St. Mary of Victories is blessed to share a common history with some of the most influential religious orders that helped make St. Louis what it is today. Our church is considered the "one true home" of the Sisters of St. Mary who got their start in St. Louis, and their name at St. Mary of Victories Church. The sisters would go on to found a health ministry which would become SSM Heath System, based in St. Louis.
In 1870, foundress Mother Mary Odelia was a German citizen working in Paris, running a home for girls that worked as domestic servants in the city. When war broke out, Mother Odelia was forced to leave France, but found the government in Germany was very unwelcoming to her and discriminated against the Catholic Church. She and her sisters moved to the United States because of the persecution, and in a vocational response to serve the poor. They modeled themselves after the charism of St. Francis of Asissi who renounced material wealth and ventured out as a missionary to help those most in need.
The sisters crossed the Atlantic by ship, and then crossed the continent by train to arrive in St. Louis in 1872. The Eads Bridge was still under construction, and it was still about 100 years before the Gateway Arch would be built. They city at that time was bustling with immigrants. Tenament housing was packed with people, and industry was booming - generating jobs and a lot of industrial pollution. The close quarters and pollution lead to outbreaks of disease including smallpox, tuberculosis, typhoid fever, diptheria, and scarlet fever. Because they were German, the sisters were immediately attracted to St. Mary of Victories Church, which had been a solid German parish since 1843. At first they stayed with the Ursuline Sisters, and then rented rooms in an apartment across the street from St. Mary of Victories. Ultimately a convent would be built that attached directly to the south side of the Church (pictured at left). At first known as "the Smallpox Sisters" because of their exposure to contagion, they entered and worshiped in the Church to the second balcony (below the choir loft) to prevent infecting the congregation.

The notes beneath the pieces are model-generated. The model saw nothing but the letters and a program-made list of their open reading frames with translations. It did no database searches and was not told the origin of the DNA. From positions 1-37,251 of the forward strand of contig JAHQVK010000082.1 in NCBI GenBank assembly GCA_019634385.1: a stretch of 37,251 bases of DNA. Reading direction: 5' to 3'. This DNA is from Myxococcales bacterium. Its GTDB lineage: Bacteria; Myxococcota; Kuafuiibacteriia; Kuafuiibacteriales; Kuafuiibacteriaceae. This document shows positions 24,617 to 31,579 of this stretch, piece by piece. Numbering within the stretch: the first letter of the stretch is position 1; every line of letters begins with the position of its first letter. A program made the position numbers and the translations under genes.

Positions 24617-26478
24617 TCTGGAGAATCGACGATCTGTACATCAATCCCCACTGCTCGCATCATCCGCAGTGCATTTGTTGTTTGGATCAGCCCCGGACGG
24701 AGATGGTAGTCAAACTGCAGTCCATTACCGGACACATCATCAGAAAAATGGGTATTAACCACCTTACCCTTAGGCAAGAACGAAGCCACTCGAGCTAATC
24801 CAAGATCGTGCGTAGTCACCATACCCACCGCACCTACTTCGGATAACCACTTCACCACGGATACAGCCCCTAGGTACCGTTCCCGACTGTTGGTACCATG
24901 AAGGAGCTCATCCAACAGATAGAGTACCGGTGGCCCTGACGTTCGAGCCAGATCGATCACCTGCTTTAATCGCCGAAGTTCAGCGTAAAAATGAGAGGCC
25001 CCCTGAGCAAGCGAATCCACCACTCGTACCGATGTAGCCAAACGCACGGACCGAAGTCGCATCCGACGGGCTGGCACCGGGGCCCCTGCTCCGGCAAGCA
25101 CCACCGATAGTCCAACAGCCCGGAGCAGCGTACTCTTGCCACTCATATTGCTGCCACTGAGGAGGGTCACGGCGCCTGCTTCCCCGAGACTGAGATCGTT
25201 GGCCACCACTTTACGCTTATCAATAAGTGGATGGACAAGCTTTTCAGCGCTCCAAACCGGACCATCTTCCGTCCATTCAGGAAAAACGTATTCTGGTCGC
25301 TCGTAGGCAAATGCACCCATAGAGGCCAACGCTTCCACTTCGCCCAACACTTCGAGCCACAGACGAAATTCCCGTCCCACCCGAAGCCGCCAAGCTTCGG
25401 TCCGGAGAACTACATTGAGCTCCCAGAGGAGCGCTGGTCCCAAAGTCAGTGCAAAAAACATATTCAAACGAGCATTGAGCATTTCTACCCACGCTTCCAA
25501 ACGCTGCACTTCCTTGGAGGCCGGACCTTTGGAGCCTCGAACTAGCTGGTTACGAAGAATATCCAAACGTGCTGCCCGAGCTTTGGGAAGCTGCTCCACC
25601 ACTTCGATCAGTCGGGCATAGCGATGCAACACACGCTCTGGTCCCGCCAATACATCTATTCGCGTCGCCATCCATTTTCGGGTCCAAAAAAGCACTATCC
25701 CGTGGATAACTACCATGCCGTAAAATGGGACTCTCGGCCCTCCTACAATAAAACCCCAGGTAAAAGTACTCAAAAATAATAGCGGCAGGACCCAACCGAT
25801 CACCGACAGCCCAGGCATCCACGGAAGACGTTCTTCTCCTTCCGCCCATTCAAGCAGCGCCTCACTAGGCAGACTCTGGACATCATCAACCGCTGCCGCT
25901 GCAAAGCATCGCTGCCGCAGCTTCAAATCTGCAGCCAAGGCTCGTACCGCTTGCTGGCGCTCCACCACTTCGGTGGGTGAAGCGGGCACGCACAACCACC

The Sisters of St. Mary ministered to the sick in their homes, sometimes spending weeks washing, cooking and cleaning for sick families. To support their ministry they walked the streets asking forfood, clothing, and money for the sick and themselves. On May 24, 1877, the sisters opened their first hospital on Papin Street. The infirmary served the sick and poor, and ultimately it became well known for excellent care of the African American Community. The building, now closed, is still visible from I-64, and stands as a testament to the ministry that would grow in to the SSM Health System, a non-profit Catholic health care ministry serving the communities in Missouri, Illinois, Wisconsin and Oklahoma.